Change needed for Trump to lose election

As the 2020 U.S. presidential election looms closer each day and Democratic candidates fight for the top spot in the rankings, there is one question on everyone’s mind: who can beat President Donald Trump?

And, as with such broad political questions, the answer is complicated.

The idea of beating Trump is a euphemism for greater political change upon which Democratic presidential candidates have depended throughout this early stage in the primary election cycle. It’s the connotations of this idea that hold power — a Democratic candidate beating Trump in the general election, for many anti-Trump voters, signifies the end of an incredibly corrupt and controversial political era. For the majority of moderate Democrats, simply removing Trump from office is enough to satisfy them. But for many on the left who hope to see Trump beaten in 2020, the overturn of his administration is only the first step.

It’s important to realize that even with Trump out of office, the systemic flaws that allowed him to win in the first place will continue to influence American politics. I’m not talking about Russian interference, gerrymandering or fake Facebook articles; rather, these flaws refer to deeper issues, those that plague every aspect of American life. Racism, xenophobia, misogyny and ostracization of the working-class all made Trump’s ascension to the presidency possible, and these problems will not be solved simply with the defeat of a presidential candidate.

A poll published on Aug. 28, by Quinnipiac University shows that each possible Democratic candidate, as it stands currently, could beat Trump in 2020. But the polls can, and do, lie. I remember the upset of the 2016 election vividly — during the weeks leading up to election night, every poll showed a clear win for Democratic candidate Hillary Clinton. But, in a surprising upset, Trump captured the electoral votes and won the presidency. During this election cycle, complacency should be a major concern for Democrats.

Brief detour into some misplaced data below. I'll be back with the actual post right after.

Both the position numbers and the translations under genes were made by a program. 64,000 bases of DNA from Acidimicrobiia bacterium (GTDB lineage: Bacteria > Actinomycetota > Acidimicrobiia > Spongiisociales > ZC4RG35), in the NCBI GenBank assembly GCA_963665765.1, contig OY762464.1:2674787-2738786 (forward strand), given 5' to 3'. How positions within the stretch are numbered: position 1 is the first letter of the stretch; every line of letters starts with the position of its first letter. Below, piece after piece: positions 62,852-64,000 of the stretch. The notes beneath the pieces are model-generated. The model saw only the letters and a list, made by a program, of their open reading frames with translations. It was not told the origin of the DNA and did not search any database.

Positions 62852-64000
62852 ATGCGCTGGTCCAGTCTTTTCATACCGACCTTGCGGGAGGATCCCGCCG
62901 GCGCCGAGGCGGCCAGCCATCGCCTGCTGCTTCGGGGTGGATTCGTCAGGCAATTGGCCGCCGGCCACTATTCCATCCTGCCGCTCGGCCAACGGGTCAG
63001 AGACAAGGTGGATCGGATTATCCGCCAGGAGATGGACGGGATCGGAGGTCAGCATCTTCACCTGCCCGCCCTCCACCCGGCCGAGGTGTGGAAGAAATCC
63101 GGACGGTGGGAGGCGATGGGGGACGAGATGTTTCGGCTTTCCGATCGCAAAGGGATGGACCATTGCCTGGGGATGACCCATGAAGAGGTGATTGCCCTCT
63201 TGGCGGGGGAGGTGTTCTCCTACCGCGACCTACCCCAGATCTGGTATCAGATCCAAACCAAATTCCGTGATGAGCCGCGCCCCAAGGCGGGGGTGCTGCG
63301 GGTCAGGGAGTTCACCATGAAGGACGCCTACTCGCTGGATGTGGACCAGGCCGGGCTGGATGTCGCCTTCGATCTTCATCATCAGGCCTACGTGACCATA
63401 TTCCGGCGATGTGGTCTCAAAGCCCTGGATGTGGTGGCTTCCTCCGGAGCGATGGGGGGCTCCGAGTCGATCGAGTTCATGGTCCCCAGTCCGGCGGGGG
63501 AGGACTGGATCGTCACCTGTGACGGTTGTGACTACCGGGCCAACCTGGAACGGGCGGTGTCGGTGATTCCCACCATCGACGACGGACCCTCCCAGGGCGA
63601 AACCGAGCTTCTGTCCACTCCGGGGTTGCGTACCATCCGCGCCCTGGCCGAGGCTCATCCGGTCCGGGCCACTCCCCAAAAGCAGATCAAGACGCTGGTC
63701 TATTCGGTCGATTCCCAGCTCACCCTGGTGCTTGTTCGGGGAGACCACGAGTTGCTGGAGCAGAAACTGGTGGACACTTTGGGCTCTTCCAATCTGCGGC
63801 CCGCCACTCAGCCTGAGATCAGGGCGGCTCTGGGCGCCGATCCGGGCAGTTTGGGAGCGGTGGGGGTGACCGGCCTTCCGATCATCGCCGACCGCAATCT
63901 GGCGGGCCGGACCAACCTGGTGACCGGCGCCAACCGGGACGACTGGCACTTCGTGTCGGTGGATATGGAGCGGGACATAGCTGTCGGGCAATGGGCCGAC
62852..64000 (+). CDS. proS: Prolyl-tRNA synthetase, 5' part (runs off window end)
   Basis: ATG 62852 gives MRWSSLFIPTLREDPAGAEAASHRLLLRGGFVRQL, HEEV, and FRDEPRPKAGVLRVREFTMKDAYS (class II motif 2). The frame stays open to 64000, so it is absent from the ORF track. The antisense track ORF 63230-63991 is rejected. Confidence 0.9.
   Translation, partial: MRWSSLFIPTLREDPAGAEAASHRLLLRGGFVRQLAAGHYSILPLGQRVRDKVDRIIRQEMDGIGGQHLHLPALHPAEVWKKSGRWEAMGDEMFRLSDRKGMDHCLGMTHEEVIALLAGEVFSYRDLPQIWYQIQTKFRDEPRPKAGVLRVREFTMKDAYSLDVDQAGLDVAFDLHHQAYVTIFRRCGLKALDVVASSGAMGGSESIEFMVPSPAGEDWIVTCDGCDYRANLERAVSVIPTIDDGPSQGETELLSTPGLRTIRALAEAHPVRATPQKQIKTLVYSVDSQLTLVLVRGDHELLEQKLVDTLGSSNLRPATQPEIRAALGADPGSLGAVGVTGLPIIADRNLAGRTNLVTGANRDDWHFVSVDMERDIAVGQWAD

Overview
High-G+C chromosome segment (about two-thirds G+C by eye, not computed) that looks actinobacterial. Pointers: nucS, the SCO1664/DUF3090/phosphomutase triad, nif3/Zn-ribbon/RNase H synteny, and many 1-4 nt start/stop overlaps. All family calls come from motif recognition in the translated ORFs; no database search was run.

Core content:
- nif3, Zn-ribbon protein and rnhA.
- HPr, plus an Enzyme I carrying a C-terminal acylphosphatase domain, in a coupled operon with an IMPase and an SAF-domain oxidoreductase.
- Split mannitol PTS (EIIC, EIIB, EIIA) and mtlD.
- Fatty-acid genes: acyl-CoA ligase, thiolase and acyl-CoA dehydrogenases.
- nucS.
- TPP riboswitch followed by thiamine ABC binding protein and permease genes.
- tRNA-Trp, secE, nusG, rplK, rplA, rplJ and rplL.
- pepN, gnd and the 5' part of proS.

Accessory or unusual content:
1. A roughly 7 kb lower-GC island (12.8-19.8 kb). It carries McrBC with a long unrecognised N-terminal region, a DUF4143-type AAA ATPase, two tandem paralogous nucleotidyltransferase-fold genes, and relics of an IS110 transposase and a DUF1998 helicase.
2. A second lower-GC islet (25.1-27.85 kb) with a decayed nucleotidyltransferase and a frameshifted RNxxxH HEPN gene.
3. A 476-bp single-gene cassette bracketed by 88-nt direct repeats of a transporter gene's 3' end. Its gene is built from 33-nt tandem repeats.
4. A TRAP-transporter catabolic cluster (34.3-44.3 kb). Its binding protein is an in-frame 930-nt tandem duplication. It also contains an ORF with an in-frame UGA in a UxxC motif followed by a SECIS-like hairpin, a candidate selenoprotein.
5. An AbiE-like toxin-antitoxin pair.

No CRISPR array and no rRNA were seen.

In 2016, the majority of Democrats (and indeed, much of the Republican base) were absolutely confident that Trump would lose to Clinton, and perhaps this position was justified. When in American politics has such a controversial, undiplomatic, openly bigoted figure successfully ascended to presidential office? Never.

Every former president has possessed at least some sense of decorum fit for such an important position. Of course the Democrats would be overconfident. However, it will be important this election cycle that they do not underestimate the strength of an incumbent with a powerful and influential base.